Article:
A U.S. trade court has thwarted President Trump's attempt to enact new solar tariffs, throwing the issue into limbo until after the election.
In a temporary restraining order over the weekend, the Court of International Trade ruled that customs officers could not enforce Trump's Oct. 10 presidential proclamation that backed additional import fees on next-generation solar panels.
In that proclamation, Trump concluded that an exemption to tariffs for two-sided or "bifacial" solar panels had "impaired the effectiveness" of the administration's trade agenda. Solar analysts interpreted that as an order to extend tariffs to bifacial types — something the administration has tried and failed to do for months.
Still, the court's ruling offered little in the way of final definition as to the fate of bifacial tariffs, which some analysts say could account for a third of all panels deployed in the coming years.
Timothy Fox, an analyst at ClearView Energy Partners, wrote in a research note yesterday that the decision was a "short-term positive for U.S. solar power buildout."
He noted that the court had not explained its reasons for issuing the restraining order, making it unclear whether the Trump administration stood a good chance of prevailing.
Even if Trump loses the election, it isn't clear that the administration would give up on bifacial tariffs during the lame-duck period, said Tara Narayanan, North American solar analyst at BloombergNEF.
"It would not kill the administration's efforts to extend tariffs," she wrote in an email to E&E News, although the administration could be "distracted by other concerns then."
"It's quite possible that the government could enter into a tariff tennis with courts for the rest of the year," she added.
Bifacial panels, which can produce more electricity than one-sided types and for a lower lifetime cost, are prized by many solar developers for their efficiency.
The Trump administration first tried to impose tariffs on bifacial imports after a petition from solar manufacturers complained that foreign imports were undercutting the growth of U.S. production. But the trade court has repeatedly delayed the tariffs from going into effect, saying the administration did not follow federal rulemaking procedure.
Trump's proclamation earlier this month was understood by analysts as an attempt to push through the tariffs despite objections from the court. The president had also called for raising duties on one-sided panel imports from 15% to 18%, and he granted permission for an investigation into extending those tariffs past their original four-year period (Energywire, Oct. 13). Both of those actions went uncontested by the court's restraining order.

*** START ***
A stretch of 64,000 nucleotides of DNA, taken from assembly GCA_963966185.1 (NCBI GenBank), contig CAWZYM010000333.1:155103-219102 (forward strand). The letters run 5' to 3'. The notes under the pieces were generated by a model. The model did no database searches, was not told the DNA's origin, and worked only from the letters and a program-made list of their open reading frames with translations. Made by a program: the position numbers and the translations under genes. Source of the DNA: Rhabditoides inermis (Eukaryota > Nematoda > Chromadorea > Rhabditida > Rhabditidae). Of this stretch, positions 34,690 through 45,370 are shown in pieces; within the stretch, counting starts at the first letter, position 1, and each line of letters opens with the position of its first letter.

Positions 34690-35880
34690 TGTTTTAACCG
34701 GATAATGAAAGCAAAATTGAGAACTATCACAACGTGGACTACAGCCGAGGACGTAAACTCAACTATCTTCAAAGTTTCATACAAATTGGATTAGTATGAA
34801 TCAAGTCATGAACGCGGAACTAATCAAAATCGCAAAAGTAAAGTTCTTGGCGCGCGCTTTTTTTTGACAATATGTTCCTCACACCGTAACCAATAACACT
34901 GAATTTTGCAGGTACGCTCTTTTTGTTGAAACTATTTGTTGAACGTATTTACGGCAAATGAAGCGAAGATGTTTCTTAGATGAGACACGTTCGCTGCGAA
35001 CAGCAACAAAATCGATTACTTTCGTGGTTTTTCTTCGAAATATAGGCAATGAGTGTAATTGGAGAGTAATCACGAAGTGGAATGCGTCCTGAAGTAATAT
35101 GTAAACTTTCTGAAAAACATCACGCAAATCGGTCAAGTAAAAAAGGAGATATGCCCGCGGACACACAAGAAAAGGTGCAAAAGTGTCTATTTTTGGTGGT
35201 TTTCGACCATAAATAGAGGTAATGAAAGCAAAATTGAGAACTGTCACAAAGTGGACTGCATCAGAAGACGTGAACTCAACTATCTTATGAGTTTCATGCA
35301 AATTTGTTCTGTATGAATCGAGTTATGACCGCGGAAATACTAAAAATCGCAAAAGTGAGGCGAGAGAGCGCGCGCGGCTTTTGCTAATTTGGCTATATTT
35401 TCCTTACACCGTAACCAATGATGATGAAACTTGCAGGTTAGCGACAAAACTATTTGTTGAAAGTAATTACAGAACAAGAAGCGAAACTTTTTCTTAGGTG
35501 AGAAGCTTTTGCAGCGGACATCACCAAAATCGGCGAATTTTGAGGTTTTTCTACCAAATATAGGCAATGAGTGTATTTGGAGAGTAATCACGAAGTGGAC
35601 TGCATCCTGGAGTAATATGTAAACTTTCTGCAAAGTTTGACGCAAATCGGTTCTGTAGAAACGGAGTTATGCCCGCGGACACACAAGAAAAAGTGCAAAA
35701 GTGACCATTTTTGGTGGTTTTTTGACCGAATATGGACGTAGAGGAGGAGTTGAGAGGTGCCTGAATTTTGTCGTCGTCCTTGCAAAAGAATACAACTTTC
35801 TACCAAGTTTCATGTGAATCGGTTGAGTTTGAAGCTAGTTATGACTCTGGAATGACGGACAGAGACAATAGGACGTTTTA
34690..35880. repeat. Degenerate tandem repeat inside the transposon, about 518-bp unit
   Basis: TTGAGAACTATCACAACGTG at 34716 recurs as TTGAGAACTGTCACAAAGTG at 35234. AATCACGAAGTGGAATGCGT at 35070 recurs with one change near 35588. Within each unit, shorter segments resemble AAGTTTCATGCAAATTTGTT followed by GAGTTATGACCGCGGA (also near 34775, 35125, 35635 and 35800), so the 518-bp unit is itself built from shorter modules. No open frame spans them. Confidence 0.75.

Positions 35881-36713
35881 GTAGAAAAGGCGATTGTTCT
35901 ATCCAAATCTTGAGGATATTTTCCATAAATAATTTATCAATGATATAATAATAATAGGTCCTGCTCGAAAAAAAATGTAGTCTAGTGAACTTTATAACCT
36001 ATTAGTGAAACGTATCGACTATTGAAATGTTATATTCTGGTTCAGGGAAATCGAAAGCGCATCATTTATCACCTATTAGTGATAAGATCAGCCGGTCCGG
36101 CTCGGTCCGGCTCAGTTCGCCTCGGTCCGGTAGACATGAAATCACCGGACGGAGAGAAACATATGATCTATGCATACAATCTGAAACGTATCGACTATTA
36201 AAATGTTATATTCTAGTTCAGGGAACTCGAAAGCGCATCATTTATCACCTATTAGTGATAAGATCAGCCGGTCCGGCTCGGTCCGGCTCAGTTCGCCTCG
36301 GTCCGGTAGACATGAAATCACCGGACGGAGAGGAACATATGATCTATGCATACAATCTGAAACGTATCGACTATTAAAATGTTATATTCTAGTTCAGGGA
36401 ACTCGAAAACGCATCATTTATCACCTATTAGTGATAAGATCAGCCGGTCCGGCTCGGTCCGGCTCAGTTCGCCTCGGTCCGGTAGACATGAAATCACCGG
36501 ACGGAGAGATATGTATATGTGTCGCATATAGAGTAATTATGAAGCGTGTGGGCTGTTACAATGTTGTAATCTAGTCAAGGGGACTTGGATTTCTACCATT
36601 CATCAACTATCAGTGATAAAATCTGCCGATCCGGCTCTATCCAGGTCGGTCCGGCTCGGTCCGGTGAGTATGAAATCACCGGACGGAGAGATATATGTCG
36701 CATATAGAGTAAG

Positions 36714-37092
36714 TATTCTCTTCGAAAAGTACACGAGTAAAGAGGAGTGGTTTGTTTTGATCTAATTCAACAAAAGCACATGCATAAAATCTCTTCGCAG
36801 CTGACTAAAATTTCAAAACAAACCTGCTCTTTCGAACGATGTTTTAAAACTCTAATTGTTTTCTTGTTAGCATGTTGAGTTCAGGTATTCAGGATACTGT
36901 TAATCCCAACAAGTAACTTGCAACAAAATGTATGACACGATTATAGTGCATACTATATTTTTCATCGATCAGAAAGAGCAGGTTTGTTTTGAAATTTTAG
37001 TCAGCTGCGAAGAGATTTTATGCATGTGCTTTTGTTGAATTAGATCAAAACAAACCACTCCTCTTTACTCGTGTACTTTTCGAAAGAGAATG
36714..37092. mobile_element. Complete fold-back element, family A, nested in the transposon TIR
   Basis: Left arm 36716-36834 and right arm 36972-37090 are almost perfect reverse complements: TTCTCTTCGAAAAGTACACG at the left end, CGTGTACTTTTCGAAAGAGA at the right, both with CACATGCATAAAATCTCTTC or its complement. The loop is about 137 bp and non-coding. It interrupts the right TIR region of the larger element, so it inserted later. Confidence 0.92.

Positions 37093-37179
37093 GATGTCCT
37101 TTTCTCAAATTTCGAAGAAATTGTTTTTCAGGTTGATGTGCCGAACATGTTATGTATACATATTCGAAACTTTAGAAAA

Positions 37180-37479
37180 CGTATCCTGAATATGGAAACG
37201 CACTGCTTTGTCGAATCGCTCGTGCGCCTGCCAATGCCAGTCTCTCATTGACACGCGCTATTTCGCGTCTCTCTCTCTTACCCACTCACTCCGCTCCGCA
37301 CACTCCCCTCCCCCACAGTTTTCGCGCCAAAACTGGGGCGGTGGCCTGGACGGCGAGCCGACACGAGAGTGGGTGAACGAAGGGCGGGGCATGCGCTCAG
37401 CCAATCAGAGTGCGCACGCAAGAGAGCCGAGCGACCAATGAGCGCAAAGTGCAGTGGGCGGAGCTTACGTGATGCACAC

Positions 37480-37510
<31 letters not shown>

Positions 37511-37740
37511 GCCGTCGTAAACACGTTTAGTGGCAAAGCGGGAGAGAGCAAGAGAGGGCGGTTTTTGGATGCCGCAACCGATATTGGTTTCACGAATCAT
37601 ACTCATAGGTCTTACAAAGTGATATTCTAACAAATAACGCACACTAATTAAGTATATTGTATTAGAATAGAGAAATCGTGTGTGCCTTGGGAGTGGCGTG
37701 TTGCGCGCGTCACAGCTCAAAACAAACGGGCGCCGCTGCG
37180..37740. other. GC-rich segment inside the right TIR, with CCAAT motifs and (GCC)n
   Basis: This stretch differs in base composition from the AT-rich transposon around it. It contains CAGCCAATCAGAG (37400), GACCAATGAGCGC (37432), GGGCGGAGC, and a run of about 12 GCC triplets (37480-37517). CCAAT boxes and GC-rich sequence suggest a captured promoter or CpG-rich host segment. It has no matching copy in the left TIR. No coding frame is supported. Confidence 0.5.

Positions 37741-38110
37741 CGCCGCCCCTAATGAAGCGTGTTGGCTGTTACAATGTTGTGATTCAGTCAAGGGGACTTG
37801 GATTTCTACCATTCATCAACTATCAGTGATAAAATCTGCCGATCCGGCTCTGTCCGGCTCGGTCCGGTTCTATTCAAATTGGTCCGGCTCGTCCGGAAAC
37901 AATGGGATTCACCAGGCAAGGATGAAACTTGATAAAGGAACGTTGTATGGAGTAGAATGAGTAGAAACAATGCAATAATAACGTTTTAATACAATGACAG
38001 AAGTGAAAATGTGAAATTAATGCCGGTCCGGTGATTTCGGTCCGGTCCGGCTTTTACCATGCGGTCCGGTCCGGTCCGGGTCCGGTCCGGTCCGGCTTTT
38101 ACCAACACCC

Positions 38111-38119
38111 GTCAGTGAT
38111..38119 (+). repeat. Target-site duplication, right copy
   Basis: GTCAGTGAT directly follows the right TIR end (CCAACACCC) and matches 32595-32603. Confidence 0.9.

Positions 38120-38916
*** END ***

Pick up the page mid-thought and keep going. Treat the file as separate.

According to Fox, if Democratic presidential nominee Joe Biden wins the election, "limitations on bifacial imports seem unlikely to continue more than a few months."
"If, on the other hand, President Trump wins a second term, past opposition to solar imports suggests another bite at the bifacial apple," he added.
Yet some energy researchers have speculated that a Biden White House would share the Trump administration's taste for tariffs on solar panels and other clean energy imports.
"Even with the switch to a Democratic administration, there are some concerns that these protectionist measures would continue," said Jonas Nahm, an assistant professor for energy, resources and environment at Johns Hopkins University's School of Advanced International Studies. "If you look at Biden's climate plan, or the Green New Deal, there's a lot of discussion about domestic production of [clean energy] technologies."
But the speed of Biden's energy goals, which include 100% carbon neutral power by 2035, may complicate an emphasis on domestic sourcing.
"There's nothing inevitable" about the United States' dependence on China for solar supplies, said Nahm, but changing that "just won't happen in two or three years."
"We have to have a dual strategy," said Nahm, who argued against clean energy tariffs in testimony before the House's Foreign Affairs Committee.
Allegations of forced labor in Chinese supply chains may also disrupt trade in solar technologies. The Solar Energy Industries Association has called for its members to stop buying from the region of Xinjiang, where China has allegedly carried out mass detentions (Energywire, Oct. 26).
And during a second potential Trump term, American criticism of China's environmental record, wrote ClearView analysts, could serve as a "pretext for new tariffs."
"We would not rule out conflict under similar grounds during a Biden Administration, either," they wrote.
On Nov. 5, the judge will hold a hearing to decide how Trump's proclamation will affect an earlier injunction against bifacial tariffs. Two days later, the restraining order will expire.
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